Wonderful Crazy Night

by Sean Callaghan about a month ago in album reviews

Elton John's "Joyous" album

Wonderful Crazy Night

In the mid-2010s, Elton John's life was in a good place. He had a loving family with his husband David Furnish, and two sons, Zachary and Elijah. So his approach coming into the studio for the work that would become Wonderful Crazy Night was that he wanted to make an upbeat album with a live feel.

Accordingly, he told lyricist Bernie Taupin to dial back the sorrow for the lyrics, which marked a change following the relatively dour The Diving Board. And after two albums using producer T-Bone Burnett's favored session musicians, Burnett himself suggested a key change for this album, suggesting that Elton once again utilize the talents of the Elton John Band.

Of course even though the album was marketed as being played by the "Original Band" there had obviously been a few lineup changes since the classic years, and even in the decade since The Captain and the Kid. By this time original bassist Dee Murray had been gone for more than two decades, and with the later passing of keyboardist Guy Babylon and bassist and vocalist Bob Birch, the band was filled out by keyboardist Kim Bullard and bassist and vocalist Matt Bissonette. Returning to the studio, however, were early band members Davey Johnstone on guitar and vocals, and Nigel Olsson on drums and vocals. Longtime member John Mahon returned on percussion and vocals and even percussionist Ray Cooper contributed, playing tambourine on a few tracks, and making his first appearance on an Elton John album since Made in England.

Sadly, Capitol Records, which had released "The Diving Board" did not want to release the new album forcing Elton to make yet another label change. He took Wonderful Crazy Night to Island Records, armed with a set of songs he wrote over a period of in 17 days, not a record for Elton.

The album opens with the upbeat title track which sets the tone for the album, a song that feels both lively and live, a happy nostalgia for a party night that was not to be forgotten.

Next up is "In the Name of You" an up-tempo love song that shows how much the intuitive instrumental work of the Elton John Band had been missed on the previous two albums, for all their professionalism. Davey Johnstone adds a fine guitar solo.

The third track, "Claw Hammer" opens with a keyboard flourish by Kim Bullard, and develops into a midtempo charmer, about a figure with a stiff upper lip. Joining the harmony stack on the song is former Elton John Band member Ken Stacey.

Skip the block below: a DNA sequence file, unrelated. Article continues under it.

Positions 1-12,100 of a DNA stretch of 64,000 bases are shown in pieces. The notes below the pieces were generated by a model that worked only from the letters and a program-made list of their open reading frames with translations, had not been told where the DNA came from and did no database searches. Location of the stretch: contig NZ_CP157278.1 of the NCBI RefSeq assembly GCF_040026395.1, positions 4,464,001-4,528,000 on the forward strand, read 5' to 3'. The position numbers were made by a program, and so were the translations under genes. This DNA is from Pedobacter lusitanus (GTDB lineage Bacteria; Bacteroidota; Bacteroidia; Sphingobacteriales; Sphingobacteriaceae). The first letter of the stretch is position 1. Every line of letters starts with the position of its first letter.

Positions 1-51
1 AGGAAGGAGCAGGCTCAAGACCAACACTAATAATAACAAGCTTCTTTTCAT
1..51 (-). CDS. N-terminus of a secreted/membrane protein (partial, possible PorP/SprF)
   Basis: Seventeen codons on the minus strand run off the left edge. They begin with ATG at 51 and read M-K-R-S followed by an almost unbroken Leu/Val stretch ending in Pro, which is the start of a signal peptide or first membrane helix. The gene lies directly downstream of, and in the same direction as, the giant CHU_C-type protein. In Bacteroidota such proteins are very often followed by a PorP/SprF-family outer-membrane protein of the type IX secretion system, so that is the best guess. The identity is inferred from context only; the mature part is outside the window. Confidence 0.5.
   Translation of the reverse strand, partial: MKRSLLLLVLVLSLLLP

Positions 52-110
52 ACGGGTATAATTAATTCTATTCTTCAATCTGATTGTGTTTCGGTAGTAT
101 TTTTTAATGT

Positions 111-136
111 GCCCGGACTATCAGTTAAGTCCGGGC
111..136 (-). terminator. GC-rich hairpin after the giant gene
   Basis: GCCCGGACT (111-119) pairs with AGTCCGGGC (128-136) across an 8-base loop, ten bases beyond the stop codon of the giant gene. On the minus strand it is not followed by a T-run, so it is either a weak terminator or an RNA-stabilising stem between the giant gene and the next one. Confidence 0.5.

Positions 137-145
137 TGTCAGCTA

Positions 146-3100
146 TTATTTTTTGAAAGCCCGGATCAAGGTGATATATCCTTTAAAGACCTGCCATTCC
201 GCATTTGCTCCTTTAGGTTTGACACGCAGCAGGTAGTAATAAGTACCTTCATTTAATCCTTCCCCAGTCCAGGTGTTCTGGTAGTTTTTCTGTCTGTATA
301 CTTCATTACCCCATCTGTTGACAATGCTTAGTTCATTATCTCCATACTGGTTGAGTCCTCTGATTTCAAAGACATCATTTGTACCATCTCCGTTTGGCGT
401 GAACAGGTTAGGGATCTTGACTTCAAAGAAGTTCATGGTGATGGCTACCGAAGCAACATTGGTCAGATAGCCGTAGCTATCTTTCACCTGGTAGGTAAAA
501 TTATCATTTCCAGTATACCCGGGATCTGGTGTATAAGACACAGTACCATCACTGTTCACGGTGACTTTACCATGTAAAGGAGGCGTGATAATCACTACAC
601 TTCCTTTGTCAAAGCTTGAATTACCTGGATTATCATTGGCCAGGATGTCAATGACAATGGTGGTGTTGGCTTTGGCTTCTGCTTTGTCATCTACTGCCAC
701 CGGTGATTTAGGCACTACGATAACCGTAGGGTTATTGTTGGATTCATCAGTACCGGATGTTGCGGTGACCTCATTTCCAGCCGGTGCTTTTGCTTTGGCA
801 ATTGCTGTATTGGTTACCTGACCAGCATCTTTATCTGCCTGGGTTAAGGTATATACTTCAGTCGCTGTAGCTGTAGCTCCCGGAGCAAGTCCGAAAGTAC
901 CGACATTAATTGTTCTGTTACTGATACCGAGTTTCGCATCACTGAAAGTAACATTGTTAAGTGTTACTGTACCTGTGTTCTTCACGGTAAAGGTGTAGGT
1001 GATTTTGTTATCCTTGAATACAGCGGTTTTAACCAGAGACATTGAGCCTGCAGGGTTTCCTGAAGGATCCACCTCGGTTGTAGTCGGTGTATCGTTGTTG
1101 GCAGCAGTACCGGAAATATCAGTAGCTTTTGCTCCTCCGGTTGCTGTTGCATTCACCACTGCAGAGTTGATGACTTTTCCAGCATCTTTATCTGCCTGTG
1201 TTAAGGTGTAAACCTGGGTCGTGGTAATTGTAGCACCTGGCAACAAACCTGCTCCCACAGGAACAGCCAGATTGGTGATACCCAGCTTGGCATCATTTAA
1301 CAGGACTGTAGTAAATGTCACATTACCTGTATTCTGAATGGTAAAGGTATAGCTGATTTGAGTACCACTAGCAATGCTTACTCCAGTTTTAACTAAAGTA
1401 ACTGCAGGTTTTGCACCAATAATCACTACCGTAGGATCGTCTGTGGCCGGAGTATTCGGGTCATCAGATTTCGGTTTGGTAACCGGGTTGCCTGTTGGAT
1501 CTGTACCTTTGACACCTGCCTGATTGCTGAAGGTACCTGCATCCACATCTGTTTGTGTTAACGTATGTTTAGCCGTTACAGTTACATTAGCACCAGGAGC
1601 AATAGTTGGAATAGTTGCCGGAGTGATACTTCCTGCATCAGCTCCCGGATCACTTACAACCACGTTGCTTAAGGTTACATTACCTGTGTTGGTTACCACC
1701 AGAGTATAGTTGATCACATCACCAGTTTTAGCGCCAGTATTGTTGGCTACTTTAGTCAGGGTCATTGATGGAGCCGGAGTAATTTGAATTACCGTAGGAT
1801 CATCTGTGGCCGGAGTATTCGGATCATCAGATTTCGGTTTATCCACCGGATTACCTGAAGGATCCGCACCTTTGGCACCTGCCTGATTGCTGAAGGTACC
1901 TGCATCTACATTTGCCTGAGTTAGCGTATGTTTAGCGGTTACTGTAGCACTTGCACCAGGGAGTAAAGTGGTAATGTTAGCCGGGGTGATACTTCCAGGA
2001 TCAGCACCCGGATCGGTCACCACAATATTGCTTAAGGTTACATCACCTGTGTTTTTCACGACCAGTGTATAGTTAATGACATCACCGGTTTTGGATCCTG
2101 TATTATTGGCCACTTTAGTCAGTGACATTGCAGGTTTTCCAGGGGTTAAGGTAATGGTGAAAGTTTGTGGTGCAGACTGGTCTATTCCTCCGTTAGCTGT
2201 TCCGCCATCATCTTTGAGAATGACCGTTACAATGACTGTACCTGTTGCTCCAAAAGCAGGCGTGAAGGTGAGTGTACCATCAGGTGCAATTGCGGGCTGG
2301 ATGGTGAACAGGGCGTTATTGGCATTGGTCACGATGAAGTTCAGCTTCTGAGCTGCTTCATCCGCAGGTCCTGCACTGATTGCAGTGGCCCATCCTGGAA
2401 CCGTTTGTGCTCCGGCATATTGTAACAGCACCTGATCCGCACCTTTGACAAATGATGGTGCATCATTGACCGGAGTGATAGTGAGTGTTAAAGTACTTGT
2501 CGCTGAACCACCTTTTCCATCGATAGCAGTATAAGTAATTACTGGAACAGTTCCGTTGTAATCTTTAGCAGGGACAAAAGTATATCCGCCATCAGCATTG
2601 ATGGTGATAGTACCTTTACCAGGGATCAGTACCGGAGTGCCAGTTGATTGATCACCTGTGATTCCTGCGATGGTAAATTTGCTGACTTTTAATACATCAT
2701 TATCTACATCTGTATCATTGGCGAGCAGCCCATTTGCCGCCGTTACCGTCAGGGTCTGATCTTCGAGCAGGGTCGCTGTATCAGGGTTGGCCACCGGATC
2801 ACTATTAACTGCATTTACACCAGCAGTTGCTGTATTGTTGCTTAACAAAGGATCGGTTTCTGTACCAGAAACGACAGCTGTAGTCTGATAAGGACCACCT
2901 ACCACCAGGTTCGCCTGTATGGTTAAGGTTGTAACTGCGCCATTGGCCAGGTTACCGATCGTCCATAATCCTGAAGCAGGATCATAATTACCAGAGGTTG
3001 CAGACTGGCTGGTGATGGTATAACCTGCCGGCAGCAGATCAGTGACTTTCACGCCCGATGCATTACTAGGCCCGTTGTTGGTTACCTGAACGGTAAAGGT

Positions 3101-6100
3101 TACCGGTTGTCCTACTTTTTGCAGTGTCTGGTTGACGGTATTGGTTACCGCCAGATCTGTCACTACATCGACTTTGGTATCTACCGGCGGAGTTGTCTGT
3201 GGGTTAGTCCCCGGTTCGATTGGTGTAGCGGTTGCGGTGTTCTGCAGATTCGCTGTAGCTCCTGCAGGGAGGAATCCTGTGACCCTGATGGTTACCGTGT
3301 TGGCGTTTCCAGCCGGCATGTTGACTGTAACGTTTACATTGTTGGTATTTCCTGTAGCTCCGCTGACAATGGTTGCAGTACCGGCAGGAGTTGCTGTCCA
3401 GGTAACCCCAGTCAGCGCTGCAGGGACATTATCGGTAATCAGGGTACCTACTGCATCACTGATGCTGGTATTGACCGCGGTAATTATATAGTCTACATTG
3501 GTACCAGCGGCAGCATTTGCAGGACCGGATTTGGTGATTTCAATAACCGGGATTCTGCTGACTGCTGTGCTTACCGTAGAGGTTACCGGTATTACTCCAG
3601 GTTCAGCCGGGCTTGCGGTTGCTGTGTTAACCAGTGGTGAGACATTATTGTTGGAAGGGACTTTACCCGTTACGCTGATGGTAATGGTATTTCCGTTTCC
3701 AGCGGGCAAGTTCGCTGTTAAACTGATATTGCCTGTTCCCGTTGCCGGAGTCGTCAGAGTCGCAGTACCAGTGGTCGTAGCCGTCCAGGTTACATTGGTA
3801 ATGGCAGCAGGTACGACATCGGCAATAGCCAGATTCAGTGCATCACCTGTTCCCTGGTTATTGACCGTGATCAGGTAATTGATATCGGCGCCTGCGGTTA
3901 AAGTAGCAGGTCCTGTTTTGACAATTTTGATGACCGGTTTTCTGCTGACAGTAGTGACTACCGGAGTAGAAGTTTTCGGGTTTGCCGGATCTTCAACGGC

"Blue Wonderful" is once again a shining example of how much Davey Johnstone's guitars had been missed on the previous two albums and producer T.Bone Burnett contributes a guitar solo as well. The lyric is about as positive as anything Taupin has written for Elton.

With "I've Got 2 Wings," Bernie goes back to the western style lyric that has been his bread and butter for many an album. Here it is just what the doctor ordered, continuing a string of upbeat songs after the relatively dour previous album.

"A Good Heart" is the first real slow ballad on the album, but fits in here very well, as it is in the classic Elton style, with iconic Nigel Olsson drum fills. The track features a horn section arranged and conducted by Gabriel Witcher.

"Looking Up" was the first single released from the album, and not surprisingly is a very upbeat song with a very positive message. It's a less blatant statement made much earlier on "I'm Still Standing," reflecting a life in an even better place than Elton found himself following the earlier hit.

"Guilty Pleasure" is a guitar and hand-clap driven rocker that continues the albums upbeat vibe; by now it's clear that Bernie had followed the "good vibration" advisement. Davey Johnstone shines on a guitar solo midway through the song.

"Tambourine" is a nice mid-tempo ballad that features Ray Cooper on the titular instrument. Nigel Olsson provides some nice cymbal flourishes at the line "cymbals flashing in the firelight." The lyric is the first to have an easily discernible dark side, but as he often does, Elton overwhelms any negativity with some nice musical touches.

"The Open Chord" is next and is another slow yet sprightly song that equates the joy of love with the act of writing a song. "Free and Easy" features really strong backing vocals from the band and a great keyboard solo from Kim Bullard and the lyrics seem to indicate Elton and Bernie's emotional state during the making of the album.

Closing the album is Elton and Bernie's salute to the two countries which they call home: "England and America." It's of course another upbeat song and closes out what might be the most positive album Elton has ever recorded.

Of course in 2016, the world was not in the same comfortable place as Elton and Bernie and this late in their career and the album didn't meet with the approval it probably deserved. Elton was working in a different musical environment by now, but he had other fish to fry. And in fact, he announced his retirement shortly after the album had its run; of course, that retirement was to follow a three-year world tour that was cut short mid-run by Covid in 2020.

From here it seems likely that Elton will resume the tour some day, or at least it seems very unlikely he won't take to the stage again someday. And more that likely he'll have at least one more go at the studio. But if he doesn't, Wonderful Crazy Night will be looked at as an accomplished swan song.

album reviews
Sean Callaghan
Sean Callaghan
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Sean Callaghan

Writer, Drummer, Singer, Percussionist, Star Wars and Disney Devotee.

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